2. Grant Avatar

    I think the TED video from Jane McGonigal is a very useful addition/response to both the article and comments above, and is well worth viewing. Here’s the link:

  3. systematicHR Avatar

    Grant – thanks for the TED video.

    Lexy: your reuse of the line “real life has to happen” got me thinking about training in a broader sense. If we think about normal training courses we all take as part of our work, there is no assumption that the learner has actually learned anything. Often, there is a repeat class or other form of follow-up after a period of time to see if the learner has used the new knowledge and converted the content to usable skills.

    In some sense, gaming is like a classroom. Indeed, pilots go through all sorts of simulators as do many other professions. You’d never let a pilot fly after having perfected the simulator though.

    The whole idea of violence is disturbing though. Not only ware we training the right skills, we are also training the wrong ones. If we think about how positive it is to have people collaborating, or what good armed forces training first person shooters are, it is equally negative to have games where people drag race on the streets or steal cars for points.

  4. Lexy Martin Avatar

    Yes indeed. Thanks for the TED video, Grant. Jane, who works at the Institute for the Future, where I too worked for several years, believes that games can be a platform for change — positive change. I believe that too.
    Wes…it is indeed negative to have games where characters do bad or stupid things. Kids seem to love those. But we’re not going to stop that — likely too much money in these. So what is the answer?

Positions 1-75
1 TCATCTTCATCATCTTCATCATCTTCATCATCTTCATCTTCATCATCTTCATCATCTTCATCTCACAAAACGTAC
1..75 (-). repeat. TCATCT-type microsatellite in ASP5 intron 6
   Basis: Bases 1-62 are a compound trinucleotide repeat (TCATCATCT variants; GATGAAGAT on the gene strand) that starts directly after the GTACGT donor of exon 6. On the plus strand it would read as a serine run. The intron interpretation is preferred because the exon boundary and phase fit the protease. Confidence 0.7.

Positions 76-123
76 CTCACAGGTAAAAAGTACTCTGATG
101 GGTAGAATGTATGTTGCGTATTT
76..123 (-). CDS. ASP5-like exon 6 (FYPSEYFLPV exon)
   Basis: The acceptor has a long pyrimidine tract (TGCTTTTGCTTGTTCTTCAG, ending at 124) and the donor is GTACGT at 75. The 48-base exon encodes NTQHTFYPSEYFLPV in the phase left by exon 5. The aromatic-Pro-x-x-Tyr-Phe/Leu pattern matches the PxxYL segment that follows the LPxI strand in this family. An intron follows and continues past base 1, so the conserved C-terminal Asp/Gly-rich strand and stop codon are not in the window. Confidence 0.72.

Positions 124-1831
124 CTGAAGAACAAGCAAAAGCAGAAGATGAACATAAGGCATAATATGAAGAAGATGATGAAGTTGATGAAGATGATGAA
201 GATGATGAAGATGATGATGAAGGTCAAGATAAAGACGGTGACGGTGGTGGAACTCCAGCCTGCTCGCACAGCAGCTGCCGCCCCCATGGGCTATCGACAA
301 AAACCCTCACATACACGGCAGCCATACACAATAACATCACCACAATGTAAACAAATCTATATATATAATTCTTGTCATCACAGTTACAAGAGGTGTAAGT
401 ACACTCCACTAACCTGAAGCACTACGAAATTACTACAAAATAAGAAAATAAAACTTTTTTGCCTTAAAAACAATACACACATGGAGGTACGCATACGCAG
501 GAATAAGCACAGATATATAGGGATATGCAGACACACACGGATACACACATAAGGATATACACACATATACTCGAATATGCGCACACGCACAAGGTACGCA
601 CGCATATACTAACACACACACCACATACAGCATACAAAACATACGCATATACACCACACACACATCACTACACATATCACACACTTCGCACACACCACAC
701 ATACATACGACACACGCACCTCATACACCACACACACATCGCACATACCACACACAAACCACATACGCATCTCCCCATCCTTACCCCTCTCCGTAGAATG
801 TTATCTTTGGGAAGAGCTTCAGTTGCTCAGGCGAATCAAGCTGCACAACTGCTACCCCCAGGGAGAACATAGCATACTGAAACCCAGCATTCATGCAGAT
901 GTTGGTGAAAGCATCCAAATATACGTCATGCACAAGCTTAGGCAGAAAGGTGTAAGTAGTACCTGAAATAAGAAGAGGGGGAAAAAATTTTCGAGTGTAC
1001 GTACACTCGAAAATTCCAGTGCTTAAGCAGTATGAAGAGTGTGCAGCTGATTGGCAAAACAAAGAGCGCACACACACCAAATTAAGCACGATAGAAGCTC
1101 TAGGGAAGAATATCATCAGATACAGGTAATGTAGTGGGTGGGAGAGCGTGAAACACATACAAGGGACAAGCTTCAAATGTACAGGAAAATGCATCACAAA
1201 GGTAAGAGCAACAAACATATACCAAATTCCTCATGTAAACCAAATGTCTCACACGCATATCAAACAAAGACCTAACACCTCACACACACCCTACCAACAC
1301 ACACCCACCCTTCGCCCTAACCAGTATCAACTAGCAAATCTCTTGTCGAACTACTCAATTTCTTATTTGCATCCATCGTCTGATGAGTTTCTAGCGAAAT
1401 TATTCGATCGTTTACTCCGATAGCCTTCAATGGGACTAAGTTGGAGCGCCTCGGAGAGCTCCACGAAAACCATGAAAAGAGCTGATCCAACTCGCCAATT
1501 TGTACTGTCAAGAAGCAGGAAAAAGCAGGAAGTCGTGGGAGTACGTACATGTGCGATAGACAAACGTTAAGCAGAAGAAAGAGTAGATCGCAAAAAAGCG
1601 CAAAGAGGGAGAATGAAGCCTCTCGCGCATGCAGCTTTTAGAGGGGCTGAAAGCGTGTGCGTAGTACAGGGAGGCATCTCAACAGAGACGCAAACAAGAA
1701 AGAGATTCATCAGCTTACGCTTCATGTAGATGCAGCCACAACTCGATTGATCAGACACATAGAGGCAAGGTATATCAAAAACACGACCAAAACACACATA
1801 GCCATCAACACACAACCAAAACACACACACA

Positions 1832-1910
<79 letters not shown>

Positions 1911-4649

In a business context, game-based training seems to be done pretty well these days. Lots of excellent simulations out there and the developers have specific positive goals with their games. It’s perhaps in the kid games where we as parents or grandparents need to exert a bit of attention to ensuring that kids play games with messages, roles, results, etc. consistent with our own, hopefully positive values.

  5. Mark Cruijff Avatar
    Mark Cruijff

    I always love the way you explore your thoughts in your articles. Related to this one I have some thoughts as well.

    I think the most important lesson to teach to children here is in line with the theories of Alfred Korzybski. Some quotes of him are:”Whatever you say it is, it isn’t” or “The map is not the territory”. In other words, the game is not reality. TV is not reality. Clearly distinguish what you see/feel/hear/taste/smell from what really is. Realize that in anything we observe, we simplify and generalize, as our senses are not capable enough to interpret the complex and detailed reality.

    If you can teach a child that, I think this will inherently result in critical thinking, not getting lost in dogma’s and stereotypes. And certainly not in projecting the game to the real world.

  6. systematicHR Avatar

    Thanks Mark. I linked your comment to my next post on “Real Life is Analog”

  7. Rainu Avatar

    I think usually it is a matter of finding something of interest. If gaming is what kids enjoy then as you said gaming clubs all of a sudden brings out the ‘real life social aspect’ in them.